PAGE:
Tiki: Notre Dame changed perception of program with win over Clemson

Brian Kelly had the Irish ready to play Clemson, Tiki Barber says, and he changed the Notre Dame narrative in the process

Tiki and Tierney
November 09, 2020 - 7:03 pm
Brian Kelly Notre Dame

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Clemson was able to survive Boston College without Trevor Lawrence; it was not able to survive Notre Dame.

The Fighting Irish beat Clemson, 47-40, in double overtime in South Bend on Saturday, ending the Tigers’ 39-game regular-season winning streak in the process.

With the win, Notre Dame (7-0) improved from No. 4 to No. 2 in the rankings and has a legitimate shot at the College Football Playoff. More importantly, though, they changed the perception of their program.

“The narrative has always been the same: you sit out here independently, you’re making a ton of money from NBC – you’re not good enough to compete with the big boys, especially in important games,’” Tiki Barber said on Tiki & Tierney. “This was an important game, and Brian Kelly had them ready. They came away with a victory that I think changes my perception of the program [and] certainly of Brian Kelly for getting his guys ready.”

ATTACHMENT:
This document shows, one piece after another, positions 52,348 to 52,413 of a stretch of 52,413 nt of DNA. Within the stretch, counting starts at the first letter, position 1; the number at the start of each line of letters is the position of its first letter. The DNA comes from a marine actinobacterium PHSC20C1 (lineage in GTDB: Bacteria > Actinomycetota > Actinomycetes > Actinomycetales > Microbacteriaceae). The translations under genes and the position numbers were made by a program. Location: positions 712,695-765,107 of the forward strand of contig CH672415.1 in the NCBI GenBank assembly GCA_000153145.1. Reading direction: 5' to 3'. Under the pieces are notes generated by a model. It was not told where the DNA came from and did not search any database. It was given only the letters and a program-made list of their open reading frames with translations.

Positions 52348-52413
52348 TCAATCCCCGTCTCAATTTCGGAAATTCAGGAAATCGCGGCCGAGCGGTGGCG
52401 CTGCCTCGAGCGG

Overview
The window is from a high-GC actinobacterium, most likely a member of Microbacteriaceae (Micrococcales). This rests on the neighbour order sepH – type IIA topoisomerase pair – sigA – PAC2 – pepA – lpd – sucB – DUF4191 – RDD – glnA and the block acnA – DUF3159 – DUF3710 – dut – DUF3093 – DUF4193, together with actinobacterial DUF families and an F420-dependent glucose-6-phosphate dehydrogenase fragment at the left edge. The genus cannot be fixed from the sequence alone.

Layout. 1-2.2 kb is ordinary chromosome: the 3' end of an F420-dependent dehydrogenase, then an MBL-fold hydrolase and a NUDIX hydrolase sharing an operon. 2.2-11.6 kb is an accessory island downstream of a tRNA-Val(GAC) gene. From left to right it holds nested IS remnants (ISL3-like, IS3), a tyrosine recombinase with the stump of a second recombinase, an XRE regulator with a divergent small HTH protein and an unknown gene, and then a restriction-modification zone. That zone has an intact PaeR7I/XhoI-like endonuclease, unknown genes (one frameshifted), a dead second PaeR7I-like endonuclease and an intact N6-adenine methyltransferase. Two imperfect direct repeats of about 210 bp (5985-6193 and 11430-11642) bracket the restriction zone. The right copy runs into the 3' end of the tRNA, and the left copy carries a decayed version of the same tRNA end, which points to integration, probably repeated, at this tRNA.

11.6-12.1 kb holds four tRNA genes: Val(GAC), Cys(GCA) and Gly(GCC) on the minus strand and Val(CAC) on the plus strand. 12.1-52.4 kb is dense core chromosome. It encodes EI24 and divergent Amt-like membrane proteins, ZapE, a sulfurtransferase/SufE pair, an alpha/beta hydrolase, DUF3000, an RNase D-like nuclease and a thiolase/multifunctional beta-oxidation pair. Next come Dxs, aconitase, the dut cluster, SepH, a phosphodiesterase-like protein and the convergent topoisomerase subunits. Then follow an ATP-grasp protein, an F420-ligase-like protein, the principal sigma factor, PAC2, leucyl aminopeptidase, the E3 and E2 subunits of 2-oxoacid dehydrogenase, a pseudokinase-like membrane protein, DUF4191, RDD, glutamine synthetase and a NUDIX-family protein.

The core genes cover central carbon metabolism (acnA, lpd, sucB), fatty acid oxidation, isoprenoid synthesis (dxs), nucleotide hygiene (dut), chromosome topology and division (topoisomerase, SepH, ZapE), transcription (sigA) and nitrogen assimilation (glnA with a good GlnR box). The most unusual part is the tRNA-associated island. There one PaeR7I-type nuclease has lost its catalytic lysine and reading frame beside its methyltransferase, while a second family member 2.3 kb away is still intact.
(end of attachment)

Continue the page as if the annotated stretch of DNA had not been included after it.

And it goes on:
Notre Dame quarterback Ian Book finished 22-of-39 for 310 yards and a touchdown, while running back Kyren Williams carried 23 times for 140 yards and three scores. The Irish also forced three turnovers, including a 23-yard fumble return for a touchdown by Jeremiah Owusu-Koramoah.

The Irish held up in the trenches, limiting Clemson to 33 carries for 34 yards. That’s something Notre Dame wasn’t able to do in the 2012 national championship against Alabama or the 2018 playoff semifinals against Clemson. The Irish lost those two games by a combined 72-17.

“The narrative around Notre Dame,” Barber said, “was, ’Yes, they’re this independent that sits out in the Midwest, they play whoever they want, their rivalry games aren’t rivalry games anymore. Nobody thinks that BC [Boston College] has a shot. Nobody thinks that USC, who has been bad in the Pac-12 over the last couple of years, that they have a shot. These big-time rivalry games that we glorify from a bygone era, they’re not relevant anymore.’ . . . This year, [they are], though, because they’re in the ACC, so every game matters as they try to push toward the ACC championship.”

The Irish rank 29th in the nation in scoring offense (36.6 points per game) and 12th in scoring defense (14.6 points per game allowed). 

They play three of their last four games on the road, beginning with Boston College (5-3) this Saturday. Kickoff is at 3:30 p.m. ET.